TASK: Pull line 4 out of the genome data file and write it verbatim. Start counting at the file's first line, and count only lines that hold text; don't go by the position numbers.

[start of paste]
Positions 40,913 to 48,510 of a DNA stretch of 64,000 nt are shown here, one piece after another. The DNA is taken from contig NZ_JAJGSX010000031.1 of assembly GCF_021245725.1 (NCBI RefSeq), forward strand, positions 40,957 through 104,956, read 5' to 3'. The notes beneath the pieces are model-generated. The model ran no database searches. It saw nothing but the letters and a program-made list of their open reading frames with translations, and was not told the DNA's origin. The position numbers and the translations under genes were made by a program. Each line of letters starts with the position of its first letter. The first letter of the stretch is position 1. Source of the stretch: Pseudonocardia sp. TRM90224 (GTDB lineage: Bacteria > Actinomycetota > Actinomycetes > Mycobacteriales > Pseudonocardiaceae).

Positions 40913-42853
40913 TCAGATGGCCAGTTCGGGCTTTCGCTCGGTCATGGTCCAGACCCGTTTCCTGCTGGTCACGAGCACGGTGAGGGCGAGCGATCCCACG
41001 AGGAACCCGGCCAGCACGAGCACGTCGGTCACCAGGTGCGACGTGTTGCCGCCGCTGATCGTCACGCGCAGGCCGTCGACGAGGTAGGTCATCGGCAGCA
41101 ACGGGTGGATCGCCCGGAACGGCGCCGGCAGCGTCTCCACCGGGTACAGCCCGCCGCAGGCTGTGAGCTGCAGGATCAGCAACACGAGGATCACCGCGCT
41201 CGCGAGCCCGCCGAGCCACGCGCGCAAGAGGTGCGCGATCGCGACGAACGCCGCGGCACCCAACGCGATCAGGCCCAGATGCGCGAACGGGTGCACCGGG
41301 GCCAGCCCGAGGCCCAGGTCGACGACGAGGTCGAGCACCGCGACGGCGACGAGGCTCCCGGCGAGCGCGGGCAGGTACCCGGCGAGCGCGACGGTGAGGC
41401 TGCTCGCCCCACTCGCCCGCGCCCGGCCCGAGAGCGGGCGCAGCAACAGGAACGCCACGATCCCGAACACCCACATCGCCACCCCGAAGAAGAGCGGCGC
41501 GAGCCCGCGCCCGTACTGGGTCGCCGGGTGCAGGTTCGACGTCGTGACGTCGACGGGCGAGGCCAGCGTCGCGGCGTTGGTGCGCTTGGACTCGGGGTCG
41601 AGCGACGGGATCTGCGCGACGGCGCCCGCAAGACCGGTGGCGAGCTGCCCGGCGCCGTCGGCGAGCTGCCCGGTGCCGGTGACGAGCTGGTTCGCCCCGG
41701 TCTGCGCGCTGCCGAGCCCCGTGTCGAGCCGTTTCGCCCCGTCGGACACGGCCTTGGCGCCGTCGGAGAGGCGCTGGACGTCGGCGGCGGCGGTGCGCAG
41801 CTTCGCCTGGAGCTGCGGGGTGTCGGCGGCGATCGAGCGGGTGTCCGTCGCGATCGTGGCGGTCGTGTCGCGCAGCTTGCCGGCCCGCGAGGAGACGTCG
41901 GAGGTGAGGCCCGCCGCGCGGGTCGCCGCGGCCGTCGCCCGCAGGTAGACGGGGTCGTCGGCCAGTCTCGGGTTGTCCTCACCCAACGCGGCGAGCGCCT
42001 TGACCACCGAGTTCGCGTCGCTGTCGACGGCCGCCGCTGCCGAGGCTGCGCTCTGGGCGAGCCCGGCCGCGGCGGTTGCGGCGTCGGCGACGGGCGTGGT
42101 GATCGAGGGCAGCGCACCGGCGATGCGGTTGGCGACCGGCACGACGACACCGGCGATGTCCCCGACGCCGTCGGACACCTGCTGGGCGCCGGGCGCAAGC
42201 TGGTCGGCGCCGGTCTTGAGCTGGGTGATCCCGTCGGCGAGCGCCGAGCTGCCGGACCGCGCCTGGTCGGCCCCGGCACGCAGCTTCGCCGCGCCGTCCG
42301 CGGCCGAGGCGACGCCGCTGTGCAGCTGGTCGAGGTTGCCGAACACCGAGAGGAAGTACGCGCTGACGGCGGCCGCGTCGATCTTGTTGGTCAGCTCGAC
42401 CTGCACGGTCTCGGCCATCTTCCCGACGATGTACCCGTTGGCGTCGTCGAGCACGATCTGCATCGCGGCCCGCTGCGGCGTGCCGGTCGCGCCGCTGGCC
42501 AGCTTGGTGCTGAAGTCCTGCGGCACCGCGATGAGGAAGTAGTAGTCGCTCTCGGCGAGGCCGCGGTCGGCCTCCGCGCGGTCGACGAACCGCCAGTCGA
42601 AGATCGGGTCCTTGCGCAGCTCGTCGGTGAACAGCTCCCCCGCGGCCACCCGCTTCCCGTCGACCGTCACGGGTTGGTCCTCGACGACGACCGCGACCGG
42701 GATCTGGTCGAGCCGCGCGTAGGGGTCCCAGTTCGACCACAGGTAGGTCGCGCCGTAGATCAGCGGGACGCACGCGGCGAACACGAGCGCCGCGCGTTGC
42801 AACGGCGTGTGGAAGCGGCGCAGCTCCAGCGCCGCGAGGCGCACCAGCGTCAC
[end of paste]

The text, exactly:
41001 AGGAACCCGGCCAGCACGAGCACGTCGGTCACCAGGTGCGACGTGTTGCCGCCGCTGATCGTCACGCGCAGGCCGTCGACGAGGTAGGTCATCGGCAGCA